Lunch Break: Guaidó Fully Backed by the European Parliament

At the European Parliament, Juan Guaidó reaffirms the international support on his cause, while chavismo says it won't matter in the end; Jorge Rodríguez explains the rationale behind the raid on Guaidó's office; The Venezuela-Colombia border becomes a modern wild west, according to HRW.

Photo: El Carabobeño, retrieved.
  • Caretaker President Juan Guaidó met the High Representative of the European Union for Foreing Affairs, Josep Borrell, on Wednesday, who expressed the EU’s support for the National Assembly and its mission. Borrell reiterated their commitment to supporting a genuine process that leads towards a peaceful democratic solution, based on transparent, credible presidential and legislative elections. The Euro Parliament vice-president, Dita Charanzová, said “Our message today is clear: we support President Guaidó and the Venezuelan people. Support by the international community is important now more than ever. Next month, the Parliament will approve a new resolution about Venezuela and the Council must immediately approve selective sanctions against the regime.”
  • Later, Juan Guaidó gave a press conference presided by vice-president  Charanzová, Eurodeputy Jordi Cañas and members of other groups that support the democratic cause. Guaidó decried the terrorist groups that operate in Venezuela and asked the EU to designate the gold extracted in the Mining Arc as “blood gold,” since it’s used to finance armed groups. Guaidó thinks that such a tag can end the ethnocide and ecocide in a territory that’s over 110,000 km². Guaidó asked the EU to strengthen the sanction process, aid in the refugee crisis and assume that the only way to force Nicolás into a transition is increasing international pressure. He thinks that “with the Contact Group there’s an opportunity for a specific solucion, pressure, and that’s why sanctions are important.” 
  • Meanwhile, chavismo came up with a World Summit Against Imperialism. Diosdado Cabello used it to condemn the attacks by nations “that pretend to be over Venezuelans’ will,” questioning the Davos World Forum. Maduro said on his variety show that the efforts of all economic actors will advance towards reducing hyperinflation and he called “to definitively part from the Cadivi model,” saying it’ll never return: “That model is over, we have to produce, we’re on our way to a self-regulating model, a model of permanently generating wealth in the country.”
  • In Zulia, Conatel director Jorge Márquez, ordered closing down radio station Aventura 91.3 FM, because “their concession has expired.” Julio Reyes, president of the station, said this violation of freedom of speech will be denounced before international institutions.  
  • NGO Rescate Venezuela said that “the state’s security forces, without warrants, illegally entered (their premises) and took medical supplies, non-perishable food, medicine, t-shirts and other items (…) destined to help Venezuelans at risk.”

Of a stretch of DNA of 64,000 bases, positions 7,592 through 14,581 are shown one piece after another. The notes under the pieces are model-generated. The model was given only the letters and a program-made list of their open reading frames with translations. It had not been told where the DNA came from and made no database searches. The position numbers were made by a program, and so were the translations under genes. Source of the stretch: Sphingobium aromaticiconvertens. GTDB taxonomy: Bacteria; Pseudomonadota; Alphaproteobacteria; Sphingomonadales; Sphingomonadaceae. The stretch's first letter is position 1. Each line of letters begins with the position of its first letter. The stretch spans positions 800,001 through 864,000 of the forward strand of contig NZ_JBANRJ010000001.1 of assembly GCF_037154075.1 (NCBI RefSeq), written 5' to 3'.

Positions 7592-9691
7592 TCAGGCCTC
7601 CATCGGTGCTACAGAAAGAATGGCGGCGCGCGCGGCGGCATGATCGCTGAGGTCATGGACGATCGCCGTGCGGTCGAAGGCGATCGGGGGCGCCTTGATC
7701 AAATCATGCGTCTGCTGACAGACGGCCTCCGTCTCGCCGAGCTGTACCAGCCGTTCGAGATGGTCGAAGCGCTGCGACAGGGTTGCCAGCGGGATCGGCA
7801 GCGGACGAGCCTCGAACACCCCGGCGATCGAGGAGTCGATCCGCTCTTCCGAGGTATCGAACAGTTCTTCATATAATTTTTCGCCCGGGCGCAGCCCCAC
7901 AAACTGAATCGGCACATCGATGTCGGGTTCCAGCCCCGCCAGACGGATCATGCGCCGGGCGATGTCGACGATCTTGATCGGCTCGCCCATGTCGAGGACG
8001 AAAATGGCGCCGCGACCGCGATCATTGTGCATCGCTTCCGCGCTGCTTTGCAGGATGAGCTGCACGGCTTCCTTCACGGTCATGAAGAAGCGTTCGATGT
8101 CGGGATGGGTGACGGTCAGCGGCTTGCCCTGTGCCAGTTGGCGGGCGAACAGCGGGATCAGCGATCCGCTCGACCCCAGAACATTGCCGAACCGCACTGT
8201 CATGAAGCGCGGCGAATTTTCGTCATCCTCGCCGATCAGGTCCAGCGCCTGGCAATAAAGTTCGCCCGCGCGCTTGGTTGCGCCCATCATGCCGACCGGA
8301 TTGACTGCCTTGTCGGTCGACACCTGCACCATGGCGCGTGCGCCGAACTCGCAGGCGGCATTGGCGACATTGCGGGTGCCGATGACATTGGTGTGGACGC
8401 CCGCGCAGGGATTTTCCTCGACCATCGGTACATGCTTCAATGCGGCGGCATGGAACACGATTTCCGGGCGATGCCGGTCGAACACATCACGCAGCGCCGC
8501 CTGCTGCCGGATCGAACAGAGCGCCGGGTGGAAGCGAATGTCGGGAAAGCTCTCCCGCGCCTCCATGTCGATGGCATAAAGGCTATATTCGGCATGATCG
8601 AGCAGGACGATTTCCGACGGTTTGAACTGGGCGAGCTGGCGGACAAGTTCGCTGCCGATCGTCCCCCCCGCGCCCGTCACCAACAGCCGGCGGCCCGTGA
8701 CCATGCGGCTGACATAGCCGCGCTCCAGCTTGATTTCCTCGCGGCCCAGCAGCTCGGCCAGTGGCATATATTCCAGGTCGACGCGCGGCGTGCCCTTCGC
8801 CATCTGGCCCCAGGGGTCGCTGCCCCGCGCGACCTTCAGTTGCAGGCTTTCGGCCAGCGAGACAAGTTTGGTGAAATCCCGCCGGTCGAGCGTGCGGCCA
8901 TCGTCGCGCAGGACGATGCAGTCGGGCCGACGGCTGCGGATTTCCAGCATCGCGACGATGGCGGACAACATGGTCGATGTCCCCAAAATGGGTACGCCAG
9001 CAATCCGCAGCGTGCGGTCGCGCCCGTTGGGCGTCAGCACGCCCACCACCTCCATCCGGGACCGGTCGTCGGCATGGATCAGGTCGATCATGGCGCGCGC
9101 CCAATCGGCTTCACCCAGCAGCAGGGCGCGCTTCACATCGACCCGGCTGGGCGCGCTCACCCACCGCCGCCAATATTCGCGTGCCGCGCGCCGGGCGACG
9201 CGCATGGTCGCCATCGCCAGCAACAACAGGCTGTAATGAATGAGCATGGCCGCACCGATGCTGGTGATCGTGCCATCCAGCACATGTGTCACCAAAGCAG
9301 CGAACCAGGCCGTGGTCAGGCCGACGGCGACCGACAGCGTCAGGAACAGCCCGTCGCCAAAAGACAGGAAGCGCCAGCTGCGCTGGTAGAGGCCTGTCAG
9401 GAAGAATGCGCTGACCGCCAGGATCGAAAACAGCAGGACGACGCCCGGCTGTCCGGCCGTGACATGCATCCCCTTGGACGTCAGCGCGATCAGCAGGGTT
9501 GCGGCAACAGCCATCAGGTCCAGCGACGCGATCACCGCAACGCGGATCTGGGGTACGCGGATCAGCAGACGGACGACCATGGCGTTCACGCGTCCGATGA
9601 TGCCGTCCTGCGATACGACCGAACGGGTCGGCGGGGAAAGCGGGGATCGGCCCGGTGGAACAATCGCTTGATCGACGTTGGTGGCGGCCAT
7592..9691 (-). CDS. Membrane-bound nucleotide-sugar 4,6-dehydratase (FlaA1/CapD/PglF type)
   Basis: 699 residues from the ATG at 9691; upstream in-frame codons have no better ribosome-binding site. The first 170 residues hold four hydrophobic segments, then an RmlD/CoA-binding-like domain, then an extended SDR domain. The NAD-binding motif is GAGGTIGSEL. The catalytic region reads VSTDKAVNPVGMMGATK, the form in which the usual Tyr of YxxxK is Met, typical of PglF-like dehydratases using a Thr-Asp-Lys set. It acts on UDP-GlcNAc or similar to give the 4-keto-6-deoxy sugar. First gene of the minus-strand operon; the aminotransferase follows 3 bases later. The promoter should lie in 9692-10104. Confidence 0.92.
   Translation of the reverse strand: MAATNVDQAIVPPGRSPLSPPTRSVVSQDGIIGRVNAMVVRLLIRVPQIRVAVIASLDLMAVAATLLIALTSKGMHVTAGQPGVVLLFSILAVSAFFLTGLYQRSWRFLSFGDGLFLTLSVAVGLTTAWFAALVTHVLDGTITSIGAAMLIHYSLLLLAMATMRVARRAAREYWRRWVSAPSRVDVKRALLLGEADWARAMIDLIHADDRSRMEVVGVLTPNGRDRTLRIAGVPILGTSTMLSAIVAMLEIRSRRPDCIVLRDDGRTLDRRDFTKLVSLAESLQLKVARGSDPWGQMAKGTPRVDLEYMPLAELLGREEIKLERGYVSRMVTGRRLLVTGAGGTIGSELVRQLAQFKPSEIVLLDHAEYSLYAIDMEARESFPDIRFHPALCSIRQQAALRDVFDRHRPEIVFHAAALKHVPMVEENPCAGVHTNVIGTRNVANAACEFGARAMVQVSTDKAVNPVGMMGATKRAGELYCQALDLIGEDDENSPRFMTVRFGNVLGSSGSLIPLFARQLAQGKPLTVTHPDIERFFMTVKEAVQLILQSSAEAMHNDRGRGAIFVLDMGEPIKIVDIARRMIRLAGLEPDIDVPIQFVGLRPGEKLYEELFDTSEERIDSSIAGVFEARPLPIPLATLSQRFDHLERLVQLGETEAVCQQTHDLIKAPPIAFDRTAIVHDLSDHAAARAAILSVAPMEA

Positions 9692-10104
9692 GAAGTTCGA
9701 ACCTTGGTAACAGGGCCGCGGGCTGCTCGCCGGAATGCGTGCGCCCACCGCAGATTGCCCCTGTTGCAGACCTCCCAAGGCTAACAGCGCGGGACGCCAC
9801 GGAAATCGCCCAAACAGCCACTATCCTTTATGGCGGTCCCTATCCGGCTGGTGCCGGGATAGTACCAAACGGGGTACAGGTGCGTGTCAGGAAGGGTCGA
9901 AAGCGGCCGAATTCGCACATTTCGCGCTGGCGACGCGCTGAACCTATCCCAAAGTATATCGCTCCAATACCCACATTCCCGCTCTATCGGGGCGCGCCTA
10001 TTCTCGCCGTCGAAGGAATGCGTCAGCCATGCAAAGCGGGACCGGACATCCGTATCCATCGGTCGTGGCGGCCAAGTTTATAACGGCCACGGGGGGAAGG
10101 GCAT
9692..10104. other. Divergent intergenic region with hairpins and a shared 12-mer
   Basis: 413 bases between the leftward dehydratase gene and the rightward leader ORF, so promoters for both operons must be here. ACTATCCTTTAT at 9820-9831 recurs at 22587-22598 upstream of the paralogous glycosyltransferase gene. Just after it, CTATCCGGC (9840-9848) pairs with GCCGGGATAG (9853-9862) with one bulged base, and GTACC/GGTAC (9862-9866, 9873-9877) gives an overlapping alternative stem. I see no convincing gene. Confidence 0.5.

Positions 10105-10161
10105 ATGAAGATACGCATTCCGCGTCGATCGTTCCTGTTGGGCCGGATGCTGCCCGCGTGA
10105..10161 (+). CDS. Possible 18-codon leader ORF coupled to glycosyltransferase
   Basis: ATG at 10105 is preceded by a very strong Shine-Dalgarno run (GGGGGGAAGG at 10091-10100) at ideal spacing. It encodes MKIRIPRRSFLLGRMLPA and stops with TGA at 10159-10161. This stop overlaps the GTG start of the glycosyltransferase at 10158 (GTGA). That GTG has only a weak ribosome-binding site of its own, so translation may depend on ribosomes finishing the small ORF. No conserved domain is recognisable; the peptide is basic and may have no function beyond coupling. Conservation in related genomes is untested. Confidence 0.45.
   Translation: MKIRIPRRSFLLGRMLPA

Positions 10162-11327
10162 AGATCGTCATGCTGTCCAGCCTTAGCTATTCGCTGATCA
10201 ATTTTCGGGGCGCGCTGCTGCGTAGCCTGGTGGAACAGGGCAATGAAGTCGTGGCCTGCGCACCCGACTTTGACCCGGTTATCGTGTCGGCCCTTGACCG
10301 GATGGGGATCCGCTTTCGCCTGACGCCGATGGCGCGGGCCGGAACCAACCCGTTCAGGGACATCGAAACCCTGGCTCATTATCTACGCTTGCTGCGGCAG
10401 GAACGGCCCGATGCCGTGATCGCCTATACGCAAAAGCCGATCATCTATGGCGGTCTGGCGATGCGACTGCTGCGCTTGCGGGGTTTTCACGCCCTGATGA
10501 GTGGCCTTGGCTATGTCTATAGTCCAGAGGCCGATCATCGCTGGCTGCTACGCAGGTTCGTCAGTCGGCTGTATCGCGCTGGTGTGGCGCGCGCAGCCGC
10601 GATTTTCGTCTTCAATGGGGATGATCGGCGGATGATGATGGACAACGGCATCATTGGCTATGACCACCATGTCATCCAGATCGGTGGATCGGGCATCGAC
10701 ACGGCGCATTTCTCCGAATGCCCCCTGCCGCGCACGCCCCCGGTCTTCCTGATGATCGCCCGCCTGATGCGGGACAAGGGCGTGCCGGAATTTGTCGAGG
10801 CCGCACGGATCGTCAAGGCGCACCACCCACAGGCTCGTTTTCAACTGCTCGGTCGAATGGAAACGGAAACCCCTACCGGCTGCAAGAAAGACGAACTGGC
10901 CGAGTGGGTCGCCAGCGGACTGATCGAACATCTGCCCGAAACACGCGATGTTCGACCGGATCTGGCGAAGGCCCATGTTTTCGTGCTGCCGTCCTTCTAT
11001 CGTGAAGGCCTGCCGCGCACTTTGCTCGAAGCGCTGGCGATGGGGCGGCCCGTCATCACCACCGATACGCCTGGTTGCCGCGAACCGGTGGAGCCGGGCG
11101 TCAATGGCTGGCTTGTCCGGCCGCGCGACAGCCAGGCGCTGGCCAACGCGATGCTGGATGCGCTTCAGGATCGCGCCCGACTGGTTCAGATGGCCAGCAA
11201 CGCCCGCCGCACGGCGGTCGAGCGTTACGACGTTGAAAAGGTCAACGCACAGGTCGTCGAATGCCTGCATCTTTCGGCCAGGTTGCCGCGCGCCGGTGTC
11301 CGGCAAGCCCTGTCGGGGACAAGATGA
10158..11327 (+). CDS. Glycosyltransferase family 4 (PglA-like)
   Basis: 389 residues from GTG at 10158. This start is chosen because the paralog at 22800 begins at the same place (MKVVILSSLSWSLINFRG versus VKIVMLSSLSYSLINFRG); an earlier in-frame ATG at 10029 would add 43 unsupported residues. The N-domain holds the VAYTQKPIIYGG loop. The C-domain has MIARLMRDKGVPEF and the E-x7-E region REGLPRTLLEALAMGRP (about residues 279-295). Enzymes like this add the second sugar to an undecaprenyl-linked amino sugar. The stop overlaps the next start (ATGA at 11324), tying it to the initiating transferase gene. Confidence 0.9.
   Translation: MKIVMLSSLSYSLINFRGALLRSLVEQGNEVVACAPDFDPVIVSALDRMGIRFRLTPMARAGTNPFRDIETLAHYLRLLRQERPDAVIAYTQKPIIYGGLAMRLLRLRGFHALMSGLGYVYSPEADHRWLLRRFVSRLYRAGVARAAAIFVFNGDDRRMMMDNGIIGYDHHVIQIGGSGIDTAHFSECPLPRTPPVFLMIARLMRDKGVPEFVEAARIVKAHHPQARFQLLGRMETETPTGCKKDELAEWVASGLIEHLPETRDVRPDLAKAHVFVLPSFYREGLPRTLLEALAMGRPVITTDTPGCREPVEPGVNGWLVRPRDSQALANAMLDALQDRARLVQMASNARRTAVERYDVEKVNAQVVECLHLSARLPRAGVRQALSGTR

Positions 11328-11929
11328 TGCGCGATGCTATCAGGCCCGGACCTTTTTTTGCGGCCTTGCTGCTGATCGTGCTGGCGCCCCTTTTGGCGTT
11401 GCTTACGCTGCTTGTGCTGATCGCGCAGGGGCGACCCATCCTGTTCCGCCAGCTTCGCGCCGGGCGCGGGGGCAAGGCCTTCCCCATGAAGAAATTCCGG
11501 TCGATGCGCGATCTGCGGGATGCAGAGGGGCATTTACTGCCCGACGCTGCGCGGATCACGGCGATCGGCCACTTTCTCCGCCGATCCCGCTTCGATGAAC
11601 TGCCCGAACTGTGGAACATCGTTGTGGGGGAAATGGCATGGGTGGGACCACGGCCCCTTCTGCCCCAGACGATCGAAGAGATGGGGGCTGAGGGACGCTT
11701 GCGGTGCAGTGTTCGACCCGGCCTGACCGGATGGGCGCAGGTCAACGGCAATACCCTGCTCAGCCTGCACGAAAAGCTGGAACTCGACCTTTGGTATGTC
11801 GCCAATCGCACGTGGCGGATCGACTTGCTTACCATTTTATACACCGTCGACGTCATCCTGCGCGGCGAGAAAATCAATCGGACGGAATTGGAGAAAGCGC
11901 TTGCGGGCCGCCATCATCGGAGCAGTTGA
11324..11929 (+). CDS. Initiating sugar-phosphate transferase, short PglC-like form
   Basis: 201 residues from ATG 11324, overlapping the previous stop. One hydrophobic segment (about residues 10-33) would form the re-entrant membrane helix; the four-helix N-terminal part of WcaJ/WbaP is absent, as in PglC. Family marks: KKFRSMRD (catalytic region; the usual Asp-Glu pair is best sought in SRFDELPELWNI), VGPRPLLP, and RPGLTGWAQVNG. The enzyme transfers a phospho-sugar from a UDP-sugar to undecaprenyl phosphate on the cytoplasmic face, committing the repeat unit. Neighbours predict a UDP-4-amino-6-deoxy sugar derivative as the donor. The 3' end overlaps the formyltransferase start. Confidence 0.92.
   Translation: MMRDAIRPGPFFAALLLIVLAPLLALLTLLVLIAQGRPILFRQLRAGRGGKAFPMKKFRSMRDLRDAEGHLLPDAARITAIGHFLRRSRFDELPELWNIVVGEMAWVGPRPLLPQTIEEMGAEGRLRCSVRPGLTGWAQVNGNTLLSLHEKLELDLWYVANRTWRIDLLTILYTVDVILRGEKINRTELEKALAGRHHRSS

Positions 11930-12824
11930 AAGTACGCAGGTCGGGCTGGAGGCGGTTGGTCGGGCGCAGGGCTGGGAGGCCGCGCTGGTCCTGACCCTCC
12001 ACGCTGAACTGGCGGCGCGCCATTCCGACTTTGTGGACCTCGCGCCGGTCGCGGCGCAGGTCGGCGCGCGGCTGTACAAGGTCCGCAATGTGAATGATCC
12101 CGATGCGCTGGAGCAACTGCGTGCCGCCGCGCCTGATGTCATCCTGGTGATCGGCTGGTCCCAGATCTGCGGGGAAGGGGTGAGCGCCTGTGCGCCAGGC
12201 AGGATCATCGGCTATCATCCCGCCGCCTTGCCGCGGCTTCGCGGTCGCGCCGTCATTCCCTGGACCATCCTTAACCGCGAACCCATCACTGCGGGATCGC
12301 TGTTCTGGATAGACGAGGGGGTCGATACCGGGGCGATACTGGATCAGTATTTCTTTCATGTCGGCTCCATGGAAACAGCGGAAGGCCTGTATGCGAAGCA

• CLAP deputy José Gregorio Noriega pressed defamation charges against deputy Alfonso Marquina for publishing the audio where he explains payments to support chavismo. He says the audio has been forged. 
  • Deputy Juan Pablo Guanipa, first vice-president of the National Assembly, exhorted citizens to commemorate January 23rd, 1958, in the events that deputies will hold in their regions. He also said there would be an activity on Tuesday, January 28th, towards the Federal Legislative Palace. Presidential commissioner for human rights Humberto Prado announced he’ll soon meet with “people appointed by UN High Commissioner for Human Rights Michelle Bachelet, and IACHR representatives.” Prado presented the Sole Registry of Victims, to give answers after violations of fundamental rights. 
  • Nicolás’s communications minister, Jorge Rodríguez, said the raid on Guaidó’s offices on Tuesday was an operation to investigate a case of money laundering.
  • Illegal armed groups control the Colombia-Venezuela border, threatening inhabitants with punishment going from penalty fees to forced labor and death, said Human Rights Watch representative José Miguel Vivanco, presenting the organization’s most recent report: “Guerrillas are the police.” With testimonies by 105 people, HRW concluded that the abuses, “including murder, forced labor, child abuse and rape, are part of the groups’ strategies to control the social, political and economic life in Arauca and Apure.”
  • Uruguayan President elect, Luis Lacalle Pou, announced his government will recognize Juan Guaidó as speaker but not as caretaker president. 
  • Agencia EFE says the Spanish government continues supporting Juan Guaidó and the fact that President Pedro Sánchez didn’t meet him doesn’t imply a change in policy regarding Venezuela.
  • Guaidó will be in the World Economic Forum in Davos on Thursday.  Meanwhile, there was a blackout in at least three states: Zulia, Mérida and Táchira. Other states like Trujillo, Lara and Falcón, reported partial blackouts.

Naky Soto

Naky gets called Naibet at home and at the bank. She coordinates training programs for an NGO. She collects moments and turns them into words. She has more stories than freckles.